Drug treatment referrals 86%
    HIV testing 81%
    STD screening 49%
    Hep A/B vaccination 37-39%
    On-site medical care 29%
  • Greater Drug Injecting Risk for HIV, HBV, and HCV Infection in a City Where Syringe Exchange and Pharmacy Syringe Distribution are Illegal
    Neagius et al. 2000;85: 309-322
    Compared IDUs (N = 566) from Newark and New York City from 2004-2006—when syringe distribution illegal in Newark
    IDUs in Newark were more likely to:
    Inject with used syringe & obtain syringe on street
    Have HIV (26% vs. 5%)
    Have HBV (70% vs. 27%)
    Have HCV (82% vs. 53%)
  • HIV Testing
    HIV testing is an individual-level intervention
    Significantly reduces risk among HIV+
    Necessary step in linking HIV+ to care, treatment, and partner services
    Increasing availability and use of testing is a structural intervention
    More places and options for testing
    Reducing barriers to offering or accepting testing
    Cost, written consent, risk screening
  • Revised Recommendations - 2006
    Routine, voluntary HIV screening for all persons 13-64 in health care settings, not based on risk
    Repeat HIV screening of persons with known risk at least annually
    Separate, signed consent should not be required
    Prevention counseling in conjunction with HIV screening in health care settings should not be required
  • TEXAS WASAHEAD OF CDC!
  • Texas Informed Consent Law
    Sec. 81.105. Informed Consent.
    (a) Except as otherwise provided by law, a person may not perform a test designed to identify HIV antibody without first obtaining the informed consent of the person to be tested.
    Sec. 81.106. General Consent.
    (a) A person who has signed a general consent form for the performance of medical tests is not required to also sign a specific consent form relating to medical tests to determine HIV infection that will be performed on the person during the time in which the general consent form is in effect.
  • Texas Opt-Out Evaluation 1996-97
    50% of HIV-positive patients in STD clinic were not being tested.
    6-month evaluation periods before and after phased implementation at 6 STD programs:
    Amarillo, Austin, Dallas, Fort Worth, Houston, Lubbock
    Each site recorded data on:
    Utilization of HIV testing, prevention counseling
    Number of new HIV infections identified
  • Results: Change in HIV Testing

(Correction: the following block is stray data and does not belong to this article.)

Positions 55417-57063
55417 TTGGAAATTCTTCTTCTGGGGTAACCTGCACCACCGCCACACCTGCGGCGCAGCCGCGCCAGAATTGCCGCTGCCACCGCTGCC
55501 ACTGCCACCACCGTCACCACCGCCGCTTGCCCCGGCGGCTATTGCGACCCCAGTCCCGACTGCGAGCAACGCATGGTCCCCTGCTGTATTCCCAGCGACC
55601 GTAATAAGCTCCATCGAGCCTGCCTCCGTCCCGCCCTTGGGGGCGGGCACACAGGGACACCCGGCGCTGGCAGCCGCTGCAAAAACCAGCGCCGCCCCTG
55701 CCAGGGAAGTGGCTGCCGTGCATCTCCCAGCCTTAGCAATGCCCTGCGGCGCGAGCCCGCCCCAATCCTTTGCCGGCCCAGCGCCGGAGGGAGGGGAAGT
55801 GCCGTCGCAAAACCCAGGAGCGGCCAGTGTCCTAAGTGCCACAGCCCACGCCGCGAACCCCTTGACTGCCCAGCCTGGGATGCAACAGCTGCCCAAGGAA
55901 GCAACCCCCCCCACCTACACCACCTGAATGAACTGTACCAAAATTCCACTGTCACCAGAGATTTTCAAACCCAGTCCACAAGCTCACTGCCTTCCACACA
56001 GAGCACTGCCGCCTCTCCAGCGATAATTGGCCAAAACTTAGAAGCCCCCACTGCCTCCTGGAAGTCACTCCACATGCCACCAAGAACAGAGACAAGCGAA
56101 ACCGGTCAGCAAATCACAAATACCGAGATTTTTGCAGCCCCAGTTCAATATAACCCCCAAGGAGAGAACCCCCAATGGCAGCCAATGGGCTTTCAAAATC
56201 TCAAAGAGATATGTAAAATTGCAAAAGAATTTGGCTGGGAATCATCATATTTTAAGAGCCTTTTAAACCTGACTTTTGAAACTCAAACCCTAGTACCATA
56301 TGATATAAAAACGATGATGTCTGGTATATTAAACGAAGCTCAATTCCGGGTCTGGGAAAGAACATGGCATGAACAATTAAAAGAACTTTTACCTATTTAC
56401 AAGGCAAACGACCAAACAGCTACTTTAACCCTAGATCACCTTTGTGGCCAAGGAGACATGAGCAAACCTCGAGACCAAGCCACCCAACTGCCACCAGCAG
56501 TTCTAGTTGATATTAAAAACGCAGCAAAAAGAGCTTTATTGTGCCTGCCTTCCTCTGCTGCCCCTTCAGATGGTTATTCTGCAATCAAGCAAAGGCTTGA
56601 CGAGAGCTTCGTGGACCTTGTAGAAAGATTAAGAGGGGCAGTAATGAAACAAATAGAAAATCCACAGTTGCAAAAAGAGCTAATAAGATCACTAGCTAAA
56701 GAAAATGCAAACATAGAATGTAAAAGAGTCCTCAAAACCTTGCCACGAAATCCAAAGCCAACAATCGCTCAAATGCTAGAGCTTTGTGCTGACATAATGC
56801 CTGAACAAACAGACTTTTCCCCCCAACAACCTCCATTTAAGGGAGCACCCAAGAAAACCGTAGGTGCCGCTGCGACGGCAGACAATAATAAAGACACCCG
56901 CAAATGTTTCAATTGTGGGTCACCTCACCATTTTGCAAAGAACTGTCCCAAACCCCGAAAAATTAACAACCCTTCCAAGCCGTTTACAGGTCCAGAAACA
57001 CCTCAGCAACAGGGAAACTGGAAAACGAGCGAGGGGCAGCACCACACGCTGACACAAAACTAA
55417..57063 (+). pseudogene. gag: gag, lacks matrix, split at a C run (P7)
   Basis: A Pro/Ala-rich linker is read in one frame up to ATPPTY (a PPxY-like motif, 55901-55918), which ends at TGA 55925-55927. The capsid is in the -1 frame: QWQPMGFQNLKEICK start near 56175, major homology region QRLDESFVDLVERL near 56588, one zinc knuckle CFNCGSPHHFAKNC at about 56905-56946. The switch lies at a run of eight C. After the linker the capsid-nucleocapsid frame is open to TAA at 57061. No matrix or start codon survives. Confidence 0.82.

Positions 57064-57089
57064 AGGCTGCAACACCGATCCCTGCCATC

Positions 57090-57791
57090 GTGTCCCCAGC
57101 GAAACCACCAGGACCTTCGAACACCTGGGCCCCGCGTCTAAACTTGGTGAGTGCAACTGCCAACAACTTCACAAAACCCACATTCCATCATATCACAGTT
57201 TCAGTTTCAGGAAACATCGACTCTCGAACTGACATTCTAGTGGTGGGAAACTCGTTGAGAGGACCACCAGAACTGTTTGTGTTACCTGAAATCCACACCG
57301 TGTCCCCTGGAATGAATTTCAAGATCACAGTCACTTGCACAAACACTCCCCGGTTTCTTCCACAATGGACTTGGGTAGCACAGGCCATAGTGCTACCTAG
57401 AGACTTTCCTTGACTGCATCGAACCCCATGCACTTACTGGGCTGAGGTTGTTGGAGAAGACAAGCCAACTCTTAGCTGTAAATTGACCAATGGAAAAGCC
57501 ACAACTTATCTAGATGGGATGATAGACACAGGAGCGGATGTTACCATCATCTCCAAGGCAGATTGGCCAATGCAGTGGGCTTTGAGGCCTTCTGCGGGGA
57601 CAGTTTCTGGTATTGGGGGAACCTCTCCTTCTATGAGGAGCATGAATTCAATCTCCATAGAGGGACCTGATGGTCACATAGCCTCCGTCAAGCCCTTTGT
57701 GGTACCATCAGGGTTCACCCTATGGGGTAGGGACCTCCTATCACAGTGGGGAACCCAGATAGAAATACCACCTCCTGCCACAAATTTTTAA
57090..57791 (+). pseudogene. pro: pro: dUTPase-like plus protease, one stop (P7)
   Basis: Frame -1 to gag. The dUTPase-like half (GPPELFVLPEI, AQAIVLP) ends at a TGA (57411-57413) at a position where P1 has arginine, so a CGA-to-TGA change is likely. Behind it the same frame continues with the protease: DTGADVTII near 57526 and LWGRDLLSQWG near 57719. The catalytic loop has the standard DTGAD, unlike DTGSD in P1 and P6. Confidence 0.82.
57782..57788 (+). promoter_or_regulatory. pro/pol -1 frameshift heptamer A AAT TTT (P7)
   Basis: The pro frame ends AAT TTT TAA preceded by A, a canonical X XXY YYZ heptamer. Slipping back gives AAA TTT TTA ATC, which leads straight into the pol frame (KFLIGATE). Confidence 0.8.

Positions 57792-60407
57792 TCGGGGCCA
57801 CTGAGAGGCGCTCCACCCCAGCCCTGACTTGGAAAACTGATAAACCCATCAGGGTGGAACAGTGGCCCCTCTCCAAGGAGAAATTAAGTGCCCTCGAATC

• Availability of Medical andSupportive Services for HIV+ People
    Study of 526 HIV+ patients in care in southeastern US found (AL, NC, SC):
    40% reported 1+ unmet service needs
    Those with a greater number of unmet needs and specific needs for benefits (e.g., SSI, insurance) and support groups were less likely to be taking HIV medications
    Those with unmet mental health counseling needs and recent substance use reported poorer medication adherence
    Reif, Whetten, Lowe, & Ostermann. Association of unmet needs for support services with medication use and adherence among HIV-infected individuals in the southeastern United States. AIDS Care. 2006; 18:277-283.
  • Intervention Examples
    Policies, performance standards, and/or incentives that require all people who are diagnosed to be linked to medical care
    Changing treatment guidelines to allow for earlier treatment
    Eliminating ADAP waiting lists
    Expanding ADAP eligibility
    Co-locating medical and supportive services
    • Based on observational studies, effective antiretorviral therapy can reduce infectiousness as much as 92%.
  • Conceptual Framework for Test and Treat Strategy
    GOAL: Decrease in HIV transmission from persons with undiagnosed or inadequately controlled HIV infection
    Identify HIV+ persons unaware of their HIV status
    Active bridge to HIV care for ART
    Earlier ART eligibility to reduce infectiousness
    Achieve & maintain high ART adherence rates
  • Incidence of HIV
    1980
    2000
    2020
    2040
    Parameters for generalized epidemic, S. Africa
  • Availability of Alcohol
    Density of liquor stores and bars has been linked to:
    Traffic crashes and deaths
    Drunk driving offenses
    Cirrhosis mortality
    Violent assaults and homicides
    STD rates
    Cohen et al. Social Science and Medicine 2006; 62:3062-3071. LaVeist & Wallace. Social Science and Medicine 2000; 51:613-617. Theall et al. Alcohol & Alcoholism 2009; 44:491-499.
  • A Geographic Relation Between Alcohol Availability and Gonorrhea Rates
    SCRIBNER, COHEN, & FARLEY. STD. 25:544-548, November 1998.
    1995 census tract density of licensed off-sale alcohol outlets overlaid with the reported cases of gonorrhea during 1995 in New Orleans.
    © Copyright 1998 American Sexually Transmitted Diseases Association. Published by Lippincott Williams & Wilkins, Inc.
    2
  • Alcohol Outlets, Gonorrhea, and the Los Angeles Civil Unrests:
    A Longitudinal Analysis
    Cohen et al. 2006;62: 3062-3071
    Compared changes density of alcohol outlets before and after 1992 civil unrest in Los Angeles County
    270 alcohol outlets surrendered licenses due to arson or vandalism
    Compared areas affected by the civil unrest with unaffected areas
    Adjusting for other factors, unit decrease in number of alcohol outlets per mile associated with 21 fewer gonorrhea cases per 100,000 people
  • Physical Environment